09 Jan Wisconsin Technology Council endorses Doyle investment plan
Milwaukee, Wis. – A new investment strategy unveiled this week by Gov. Jim Doyle received the tacit endorsement of the Wisconsin Technology Council Board, and received across-the-board praise from the gathering of business leaders.
Doyle was scheduled to address the board Tuesday, but Monday’s tornadoes prompted him to survey the storm damage in Kenosha. In his absence, the Technology Council Board passed a resolution endorsing the plan in concept.
The plan, known as Accelerate Wisconsin, was followed up with a research and development tax credit proposal designed to stimulate innovation in the state’s manufacturing base, but it was Accelerate Wisconsin’s combination of grants and tax credits that drew praise from members so the Technology Council Board.
Accelerate Wisconsin would establish a capital-gains exclusion to promote re-investment in start-up companies. It allows individuals a 100 percent capital gains exclusion of up to $10 million for long-term capital gains reinvested in qualifying Wisconsin businesses.
Madison banker Terry Grosenheider, who has been outspoken about the need to improve the state’s investment climate, applauded the initiative, especially the capital gains exclusion. “It’s a great principle and something we desperately need – more private-sector investment in early-stage companies,” he said.
The Governor also wants to increase the total amount of angel investor and venture capital tax credits available to businesses. Under the plan, the total amount of tax credits would reach $100 million and leverage a minimum of $400 million in private investment by 2015.
“There needs to be more of them [tax credits],” Grosenheider said. “New jobs come from new businesses and Wisconsin, by all measures, is under-investing in early-stage businesses.”
Lorrie Keating Heinemann, secretary of the Wisconsin Department of Financial Institutions, said the capital gains proposal is a good strategy to ensure that entrepreneurs have access to capital. She said if someone invests in a Wisconsin company and “cashes out of it,” they could take those capital gains and plow them back into another Wisconsin company certified by the Wisconsin Department of Commerce.
“It keeps money recirculating back into Wisconsin,” she said.
Heinemann said the provision to raise the current per-business cap of $1 million in tax-creditable angel investment to $4 million, regardless of whether the source is angel or venture capital, would give entrepreneurs the flexibility to raise capital with a combination of mechanisms.
Many entrepreneurs have told Heinemann and other state officials that the $1 million cap is too low. She said raising the cap allows angel networks to “get a little bigger,” closing the “clear gap that exists between angel and venture.”
In addition to providing the matching funds required for federal research grant applications, the proposal also doubles funding for current technology grants and loans, and allocates $5 million annually for seed money to start-up companies and small businesses.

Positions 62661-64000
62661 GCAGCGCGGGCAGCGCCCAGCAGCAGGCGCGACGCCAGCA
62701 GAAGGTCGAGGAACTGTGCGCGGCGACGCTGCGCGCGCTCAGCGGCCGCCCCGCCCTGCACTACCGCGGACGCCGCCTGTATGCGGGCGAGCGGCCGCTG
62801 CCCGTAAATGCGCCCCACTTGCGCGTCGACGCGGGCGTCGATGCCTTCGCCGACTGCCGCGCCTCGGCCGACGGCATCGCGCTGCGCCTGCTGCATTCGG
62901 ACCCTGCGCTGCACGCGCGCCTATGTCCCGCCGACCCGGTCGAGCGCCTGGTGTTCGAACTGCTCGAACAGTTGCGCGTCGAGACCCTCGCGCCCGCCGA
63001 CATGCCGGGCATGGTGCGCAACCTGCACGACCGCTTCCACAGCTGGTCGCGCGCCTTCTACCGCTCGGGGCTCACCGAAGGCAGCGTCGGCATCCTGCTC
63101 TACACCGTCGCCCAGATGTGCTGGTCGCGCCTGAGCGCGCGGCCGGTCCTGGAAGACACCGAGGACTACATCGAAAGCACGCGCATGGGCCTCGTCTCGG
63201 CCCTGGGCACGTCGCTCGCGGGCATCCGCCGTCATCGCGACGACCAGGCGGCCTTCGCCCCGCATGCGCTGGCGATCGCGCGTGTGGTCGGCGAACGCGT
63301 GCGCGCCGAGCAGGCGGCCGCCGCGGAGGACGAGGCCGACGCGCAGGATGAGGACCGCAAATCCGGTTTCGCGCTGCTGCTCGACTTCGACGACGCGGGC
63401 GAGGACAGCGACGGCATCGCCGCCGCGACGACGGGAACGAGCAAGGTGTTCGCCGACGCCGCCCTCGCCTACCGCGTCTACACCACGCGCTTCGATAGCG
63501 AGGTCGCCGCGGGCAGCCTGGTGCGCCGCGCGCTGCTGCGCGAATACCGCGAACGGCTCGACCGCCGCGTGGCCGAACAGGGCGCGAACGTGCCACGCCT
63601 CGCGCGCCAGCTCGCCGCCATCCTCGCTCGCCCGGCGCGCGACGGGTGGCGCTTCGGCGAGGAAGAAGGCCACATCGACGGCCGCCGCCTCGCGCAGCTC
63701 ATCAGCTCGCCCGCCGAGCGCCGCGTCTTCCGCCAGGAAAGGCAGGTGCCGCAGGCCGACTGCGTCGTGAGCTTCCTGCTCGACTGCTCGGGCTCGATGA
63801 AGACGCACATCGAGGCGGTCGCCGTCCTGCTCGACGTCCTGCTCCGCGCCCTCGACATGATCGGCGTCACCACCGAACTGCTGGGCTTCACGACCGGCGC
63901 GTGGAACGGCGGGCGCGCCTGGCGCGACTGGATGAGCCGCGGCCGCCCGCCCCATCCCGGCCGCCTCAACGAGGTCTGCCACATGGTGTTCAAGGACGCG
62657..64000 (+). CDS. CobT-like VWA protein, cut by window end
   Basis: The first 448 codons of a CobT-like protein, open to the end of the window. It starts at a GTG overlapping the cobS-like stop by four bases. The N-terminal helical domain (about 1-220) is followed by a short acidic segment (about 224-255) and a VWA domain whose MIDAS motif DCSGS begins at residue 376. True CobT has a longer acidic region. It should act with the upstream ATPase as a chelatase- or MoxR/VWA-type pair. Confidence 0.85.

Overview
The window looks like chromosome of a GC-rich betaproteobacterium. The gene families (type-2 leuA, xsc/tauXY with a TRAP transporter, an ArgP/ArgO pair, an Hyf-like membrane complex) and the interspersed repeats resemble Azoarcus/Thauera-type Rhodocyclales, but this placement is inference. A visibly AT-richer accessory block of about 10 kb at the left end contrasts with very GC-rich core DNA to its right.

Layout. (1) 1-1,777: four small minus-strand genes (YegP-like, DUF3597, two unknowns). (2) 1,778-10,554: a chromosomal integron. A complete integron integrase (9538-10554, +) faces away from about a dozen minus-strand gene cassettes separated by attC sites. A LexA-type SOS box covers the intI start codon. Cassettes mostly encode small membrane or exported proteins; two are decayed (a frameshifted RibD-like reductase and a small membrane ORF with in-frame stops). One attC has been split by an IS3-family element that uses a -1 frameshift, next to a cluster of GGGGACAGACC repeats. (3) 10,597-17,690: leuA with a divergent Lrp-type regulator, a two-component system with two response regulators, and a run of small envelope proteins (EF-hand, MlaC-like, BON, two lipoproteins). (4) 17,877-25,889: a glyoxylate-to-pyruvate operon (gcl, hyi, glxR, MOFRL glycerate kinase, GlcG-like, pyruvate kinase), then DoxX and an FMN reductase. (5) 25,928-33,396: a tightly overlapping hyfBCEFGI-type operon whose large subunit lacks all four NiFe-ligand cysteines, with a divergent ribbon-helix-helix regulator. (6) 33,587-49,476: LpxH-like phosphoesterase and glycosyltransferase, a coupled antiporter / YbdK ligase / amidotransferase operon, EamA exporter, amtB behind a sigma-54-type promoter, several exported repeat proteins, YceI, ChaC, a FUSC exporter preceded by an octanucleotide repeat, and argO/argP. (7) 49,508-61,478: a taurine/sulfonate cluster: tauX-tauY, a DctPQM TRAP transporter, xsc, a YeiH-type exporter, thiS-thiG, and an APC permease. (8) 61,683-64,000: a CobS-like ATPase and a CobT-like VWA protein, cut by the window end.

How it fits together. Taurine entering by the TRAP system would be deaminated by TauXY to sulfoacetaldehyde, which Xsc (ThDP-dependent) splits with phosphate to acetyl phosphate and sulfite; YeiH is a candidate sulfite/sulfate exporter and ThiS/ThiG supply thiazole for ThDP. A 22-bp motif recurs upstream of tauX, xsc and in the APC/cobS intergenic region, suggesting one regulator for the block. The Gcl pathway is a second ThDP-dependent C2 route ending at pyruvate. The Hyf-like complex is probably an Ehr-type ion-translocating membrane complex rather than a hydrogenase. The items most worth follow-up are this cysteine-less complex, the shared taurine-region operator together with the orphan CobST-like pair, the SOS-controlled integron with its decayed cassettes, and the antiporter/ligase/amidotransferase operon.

Tom Still, president of the Wisconsin Technology Council, noted that state support of angel networks initially began with a grant, and he characterized Accelerate Wisconsin as a grant that is a new part of Doyle’s “Grow Wisconsin” initiative.
“It looks like it’s going to be a remarkable way to unleash capital,” Still said.
In a move that could help Wisconsin manufacturers better compete in the global market, Doyle also unveiled a research and development tax credit plan called “Innovate Wisconsin.”
The plan seeks to intensify the state’s focus on R&D by providing new tax credits for companies that increase R&D spending by 25 percent over their three-year average. Those companies will receive a $1 tax credit for every $1 spent above this threshold, and the tax credit a company can claim is capped at 50 percent of its tax liability.
The plan also includes a sales-tax exemption for equipment used in R&D. The exemption that now applies to machines and equipment used in manufacturing would be extended to cover equipment used in research and development.
In addition, Doyle proposes that equipment used in research and development be exempt from property taxes.
According to Doyle, R&D spending in Wisconsin totaled $2.7 billion in 2005, or 1.23 percent of the state’s gross domestic economy. That figure is below the national average of 1.65 and less than half of what neighboring Minnesota spends on R&D, the Governor noted.
Both Accelerate Wisconsin and Innovate Wisconsin are subject to legislative approval. Joe Kremer, director of the Wisconsin Angel Network, said the proposals are consistent with Doyle’s approach to stimulate investments through market incentives. “When you think about it, it’s not just a one-shot deal,” Kremer said. “This continues the policy he laid out five years ago.”
In a related matter, Wisconsin Angel Network, which helps entrepreneurs make connections with investors, is implementing Angelsoft, an angel group management software product designed to help angel networks manage their deal flow and collaborate on investments. The product is used by a variety of angel networks in the United States and worldwide.
Kremer believes the product will help connect angel networks along the “IQ Corridor,” which stretches from Chicago, and through Milwaukee, Madison, and Northwestern Wisconsin to the Twin Cities.
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